Earlier this month, the Federal Court of Appeal was asked to
consider whether the Minister of National Revenue (the
"Minister") had erred in confirming the decision of the
Canada Revenue Agency ("CRA") to deny the Humanics
Institute's application for charitable status. CRA denied
the application on the basis that: 1) The Humanics Institute's
purposes were too broad; 2) the activities stated in support of its
purposes were not charitable; and 3) it did not demonstrate that it
would have direction and control over certain of its resources, as
its proposed funding of a foreign scholarship could not be
considered to be the organization's "own activities"
or the funding of a qualified donee.
According to its website, the Humanics Institute is:
"...focused on promoting principals of non-violence, human
development, justice and peace in the world, through programs or
ventures aimed at understanding and [appreciating]: the Oneness of
Reality, Respect and Dignity of all Human Beings, and the Intrinsic
Relationship between Human Beings and the Cosmic and Natural
Environment in the World around us."
Based on the above, the organization's mission is not to
advance a particular world religion, but rather to encourage the
acceptance of many religions in recognition of a unifying religious
value called the Oneness of Reality. To promote this concept,
the Humanics Institute cited its proposed development and
management of a sanctuary and sculpture park designed to embody the
The primary consideration before the Federal Court of Appeal was
whether the particular belief system constituted a
"religion" for the purpose of charitable
registration. CRA generally requires a belief system to have
three attributes in order to constitute a religion for this
faith in a "higher unseen power" such as God, a
supreme being or entity;
worship/reverence of the supreme being or higher power;
a particular and comprehensive system of doctrines and
The Federal Court of Appeal confirmed the Minister's finding
that the concept of Oneness of Reality was too broad to be a
"comprehensive system of faith and worship".
Furthermore, and of particular importance, the Court confirmed the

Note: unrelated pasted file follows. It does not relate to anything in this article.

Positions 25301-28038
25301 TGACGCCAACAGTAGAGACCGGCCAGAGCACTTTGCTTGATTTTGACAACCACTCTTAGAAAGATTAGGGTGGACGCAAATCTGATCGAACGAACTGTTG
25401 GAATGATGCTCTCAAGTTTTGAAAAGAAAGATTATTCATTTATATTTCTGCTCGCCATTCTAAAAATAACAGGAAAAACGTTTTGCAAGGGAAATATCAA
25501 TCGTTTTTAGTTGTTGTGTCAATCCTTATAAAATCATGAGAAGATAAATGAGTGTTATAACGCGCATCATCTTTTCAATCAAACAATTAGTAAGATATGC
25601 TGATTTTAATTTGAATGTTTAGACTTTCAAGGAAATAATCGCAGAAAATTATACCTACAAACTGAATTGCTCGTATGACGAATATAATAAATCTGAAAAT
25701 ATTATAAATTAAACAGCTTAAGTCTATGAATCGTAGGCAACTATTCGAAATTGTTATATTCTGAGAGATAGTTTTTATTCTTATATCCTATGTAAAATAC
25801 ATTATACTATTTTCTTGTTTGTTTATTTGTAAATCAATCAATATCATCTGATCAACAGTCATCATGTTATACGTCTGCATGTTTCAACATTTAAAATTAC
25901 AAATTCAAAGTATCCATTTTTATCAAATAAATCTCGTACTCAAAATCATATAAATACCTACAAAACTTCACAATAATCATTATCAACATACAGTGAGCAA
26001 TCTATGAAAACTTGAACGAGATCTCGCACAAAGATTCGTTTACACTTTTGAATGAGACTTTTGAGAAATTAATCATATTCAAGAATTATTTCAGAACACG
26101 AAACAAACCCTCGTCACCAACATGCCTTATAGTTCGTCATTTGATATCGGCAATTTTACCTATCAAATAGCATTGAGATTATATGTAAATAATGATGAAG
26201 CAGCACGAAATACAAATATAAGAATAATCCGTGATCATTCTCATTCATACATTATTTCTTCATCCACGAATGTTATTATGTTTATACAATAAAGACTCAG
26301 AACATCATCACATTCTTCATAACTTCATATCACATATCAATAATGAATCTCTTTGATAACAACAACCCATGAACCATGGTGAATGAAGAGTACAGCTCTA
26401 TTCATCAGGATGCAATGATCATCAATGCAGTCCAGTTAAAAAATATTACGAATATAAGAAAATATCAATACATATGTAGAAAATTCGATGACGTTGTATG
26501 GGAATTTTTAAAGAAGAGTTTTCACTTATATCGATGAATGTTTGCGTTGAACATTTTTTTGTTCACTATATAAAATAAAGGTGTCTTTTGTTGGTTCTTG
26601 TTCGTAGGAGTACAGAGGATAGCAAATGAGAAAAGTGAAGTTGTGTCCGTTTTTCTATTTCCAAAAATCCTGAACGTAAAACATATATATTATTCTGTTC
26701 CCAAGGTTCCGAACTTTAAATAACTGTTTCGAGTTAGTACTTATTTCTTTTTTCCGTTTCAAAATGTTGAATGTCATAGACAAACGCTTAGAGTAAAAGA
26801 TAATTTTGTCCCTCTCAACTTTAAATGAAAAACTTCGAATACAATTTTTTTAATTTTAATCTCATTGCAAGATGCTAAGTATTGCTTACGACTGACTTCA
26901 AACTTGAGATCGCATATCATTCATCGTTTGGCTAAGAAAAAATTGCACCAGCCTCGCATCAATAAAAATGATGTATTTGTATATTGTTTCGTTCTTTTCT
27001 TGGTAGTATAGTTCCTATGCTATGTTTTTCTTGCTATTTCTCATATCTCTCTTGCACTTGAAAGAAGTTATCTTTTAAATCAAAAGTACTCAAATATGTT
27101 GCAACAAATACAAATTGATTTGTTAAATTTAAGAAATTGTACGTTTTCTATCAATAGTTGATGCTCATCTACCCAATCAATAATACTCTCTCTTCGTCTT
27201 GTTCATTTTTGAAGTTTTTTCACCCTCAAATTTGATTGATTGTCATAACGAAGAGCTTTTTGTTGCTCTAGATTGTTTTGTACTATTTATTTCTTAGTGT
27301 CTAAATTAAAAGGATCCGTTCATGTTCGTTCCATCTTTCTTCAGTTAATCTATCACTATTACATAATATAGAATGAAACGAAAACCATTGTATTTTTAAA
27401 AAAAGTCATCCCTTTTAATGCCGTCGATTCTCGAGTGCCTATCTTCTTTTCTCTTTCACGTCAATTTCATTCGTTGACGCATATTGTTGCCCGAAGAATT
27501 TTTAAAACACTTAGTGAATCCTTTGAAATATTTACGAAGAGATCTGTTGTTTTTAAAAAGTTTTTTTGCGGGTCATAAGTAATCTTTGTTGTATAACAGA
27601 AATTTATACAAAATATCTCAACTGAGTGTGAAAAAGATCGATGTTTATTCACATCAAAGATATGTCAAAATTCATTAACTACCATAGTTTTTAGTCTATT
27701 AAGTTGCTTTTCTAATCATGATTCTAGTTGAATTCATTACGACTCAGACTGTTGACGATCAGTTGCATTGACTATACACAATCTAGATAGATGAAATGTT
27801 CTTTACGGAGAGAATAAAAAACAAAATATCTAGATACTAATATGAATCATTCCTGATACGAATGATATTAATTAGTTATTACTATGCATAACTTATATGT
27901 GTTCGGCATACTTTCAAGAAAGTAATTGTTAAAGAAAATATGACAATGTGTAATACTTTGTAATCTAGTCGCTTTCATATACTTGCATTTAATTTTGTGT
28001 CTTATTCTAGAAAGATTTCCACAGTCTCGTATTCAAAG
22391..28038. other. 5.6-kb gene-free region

proposition in Fuaran Foundation v. Canada (Customs and Revenue
Agency) that a charity whose purpose is to advance religion
must demonstrate a "targeted attempt" to promote
it. Specifically, the provision of a space whereby
individuals may pursue religious thought, such as the proposed
sanctuary and sculpture park, is not an activity which will be
considered to advance a particular religion in the charitable
Having found that the belief system described by the Humanics
Institute was not a religion for the purpose of charitable
registration, the Court went on to reject the various Charter
arguments advanced by the organization. Specifically, the
Minister was not (and based on the previous finding could not) be
held to have interfered with the organization's section 2(a)
right to freedom of religion. The organization, according to
the Court, had also failed to provide any supporting argument for
its section 2(b) claim for a breach of freedom of expression.
Finally, the Court also held that the Humanics Institute, as a
corporation, could not bring its section 15 claim as this provision
of the Charter (which addresses discrimination) only applies to
This case is interesting, in part, because it re-affirms the
previous ruling in Fuaran Foundation's
regarding the requirement of a targeted attempt to advance
religion. Activities intended to promote religion that are
too "passive" in nature may be challenged by CRA.
The case also affirmed an understanding of religion that requires a
comprehensive system of beliefs – a test which may be
difficult to meet for many non-traditional religions or religious
schools of thought.
We will continue to keep our readers apprised of developments in
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